Similarly, chest wall cancer also causes chest pain and swelling, as well as muscle atrophy and impaired movement. Chest wall cancer is rare, and accounts for less than 5% of all cancers in chest area.
When Chest Pain Turns Out To Be Cancer
One extremely rare form of cancer that accounts for less than 5% of all bone tumors and less than 1% of all non-Hodgkin’s lymphomas is primary bone lymphoma. Because of how rare it is, it is easy to misdiagnose or miss.
In one particular case, published in 2012, the lymphoma could have easily been undetected. A 52-year-old man was analyzed with a small lump on the chest that complained about the growing chest pain. The lump progressed over a couple of months. Since he had a history of fever, he was treated with antibiotics first. However, the antibiotics were of no use which is why he had to do an X-ray. There was nothing wrong for the first screening of the lump. It showed only minimal changes in the tissue component. But with further scanning, the tumor was located inside the bone via biopsy – it was a hidden lymphoma. Immediately after the cancer was detected, the patient received proper treatment including chemotherapy and radiation. Fortunately, he responded positively to the radiation and successfully treated the disease.
Another similar case took social media by storm, when a young girl Olivia Rose Smith, then 22, was diagnosed with lymphoma cancer. She claimed her chest pains were initially dismissed by many physicians. However, those chest pains actually turned out to be Hodgkin’s lymphoma. She is now trying to raise awareness of the impact of misdiagnosis and why it’s important to get diagnosed on time.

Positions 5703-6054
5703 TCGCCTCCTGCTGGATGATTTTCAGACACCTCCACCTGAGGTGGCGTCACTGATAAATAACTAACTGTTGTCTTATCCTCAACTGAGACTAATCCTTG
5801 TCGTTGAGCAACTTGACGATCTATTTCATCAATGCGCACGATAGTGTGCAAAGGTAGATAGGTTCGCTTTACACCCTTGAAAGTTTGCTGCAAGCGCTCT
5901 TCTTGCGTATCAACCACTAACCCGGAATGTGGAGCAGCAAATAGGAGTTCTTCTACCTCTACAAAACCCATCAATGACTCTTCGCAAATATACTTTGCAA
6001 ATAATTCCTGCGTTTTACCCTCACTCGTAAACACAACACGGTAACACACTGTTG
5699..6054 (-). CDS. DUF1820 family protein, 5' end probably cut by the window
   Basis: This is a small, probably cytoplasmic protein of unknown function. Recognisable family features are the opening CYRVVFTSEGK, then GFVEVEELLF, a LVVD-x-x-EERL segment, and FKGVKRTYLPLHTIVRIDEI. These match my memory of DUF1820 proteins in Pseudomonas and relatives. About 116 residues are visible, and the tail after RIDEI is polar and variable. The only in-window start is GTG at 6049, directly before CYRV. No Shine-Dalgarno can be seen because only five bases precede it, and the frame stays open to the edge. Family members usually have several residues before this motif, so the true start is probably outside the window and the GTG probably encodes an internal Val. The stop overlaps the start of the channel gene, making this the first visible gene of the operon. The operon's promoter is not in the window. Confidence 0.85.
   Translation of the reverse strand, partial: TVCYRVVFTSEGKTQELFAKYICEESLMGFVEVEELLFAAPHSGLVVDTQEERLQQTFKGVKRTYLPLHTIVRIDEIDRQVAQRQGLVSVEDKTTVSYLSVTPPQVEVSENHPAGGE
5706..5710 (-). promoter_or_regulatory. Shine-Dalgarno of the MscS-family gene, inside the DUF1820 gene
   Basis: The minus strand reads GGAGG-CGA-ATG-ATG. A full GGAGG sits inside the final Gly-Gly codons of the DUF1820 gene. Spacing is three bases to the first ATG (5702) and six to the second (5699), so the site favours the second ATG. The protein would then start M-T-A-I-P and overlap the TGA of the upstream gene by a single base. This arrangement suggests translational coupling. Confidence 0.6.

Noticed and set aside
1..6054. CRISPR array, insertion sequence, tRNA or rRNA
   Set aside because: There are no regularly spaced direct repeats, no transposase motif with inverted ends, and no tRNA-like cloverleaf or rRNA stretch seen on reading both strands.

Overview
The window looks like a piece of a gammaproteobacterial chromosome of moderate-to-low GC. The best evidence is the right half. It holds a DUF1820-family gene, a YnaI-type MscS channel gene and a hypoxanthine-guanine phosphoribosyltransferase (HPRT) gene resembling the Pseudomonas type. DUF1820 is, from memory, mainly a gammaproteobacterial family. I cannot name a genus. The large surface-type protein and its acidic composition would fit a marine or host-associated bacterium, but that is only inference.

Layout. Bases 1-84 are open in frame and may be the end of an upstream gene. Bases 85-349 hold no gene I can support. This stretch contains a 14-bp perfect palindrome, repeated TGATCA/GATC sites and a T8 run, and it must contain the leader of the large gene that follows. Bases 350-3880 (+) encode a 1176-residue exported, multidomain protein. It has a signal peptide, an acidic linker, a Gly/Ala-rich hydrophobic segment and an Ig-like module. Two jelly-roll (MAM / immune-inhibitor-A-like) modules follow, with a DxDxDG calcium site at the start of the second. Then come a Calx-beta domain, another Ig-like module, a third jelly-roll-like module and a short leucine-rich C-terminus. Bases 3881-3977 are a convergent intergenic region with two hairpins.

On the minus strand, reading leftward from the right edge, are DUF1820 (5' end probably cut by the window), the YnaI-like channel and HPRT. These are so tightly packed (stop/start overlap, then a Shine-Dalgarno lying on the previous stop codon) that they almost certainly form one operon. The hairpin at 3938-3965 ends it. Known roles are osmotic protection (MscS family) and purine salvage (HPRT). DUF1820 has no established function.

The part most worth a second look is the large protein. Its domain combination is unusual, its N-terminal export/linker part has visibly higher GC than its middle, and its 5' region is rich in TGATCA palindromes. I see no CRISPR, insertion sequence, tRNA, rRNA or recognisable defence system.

Since cancer can be easily left undetected or misdiagnosed, it’s important to get screened in time. If you believe you may have persistent chest pain that includes other symptoms, make sure to work with your doctor and ask if an evaluation, blood tests, CT scans, or X-rays are appropriate. Quick intervention can help detect cancer in its early stages and aid with treatment.
If you are experiencing chest pain, it is important to see a physician, and if your pain is lasting for many months it can be of the utmost importance to follow up with your physician for extra testing to make sure it’s not a more serious condition.
https://www.ncbi.nlm.nih.gov/pmc/articles/PMC3011339/ https://file.scirp.org/pdf/IJCM_2013012114095875.pdf https://onlinelibrary.wiley.com/doi/full/10.1002/art.10401 https://www.brighamandwomens.org/lung-center/diseases-and-conditions/chest-wall-cancer https://www.ncbi.nlm.nih.gov/pmc/articles/PMC2941597/ https://www.ncbi.nlm.nih.gov/pmc/articles/PMC3521546/ https://www.acponline.org/system/files/documents/about_acp/chapters/wi/15mtg/martin.pdf https://www.cancertherapyadvisor.com/home/decision-support-in-medicine/hematology/primary-mediastinal-large-b-cell-lymphoma/
Have you experienced chest pain that turned out to be cancer? Feel free to leave a comment about your experience below.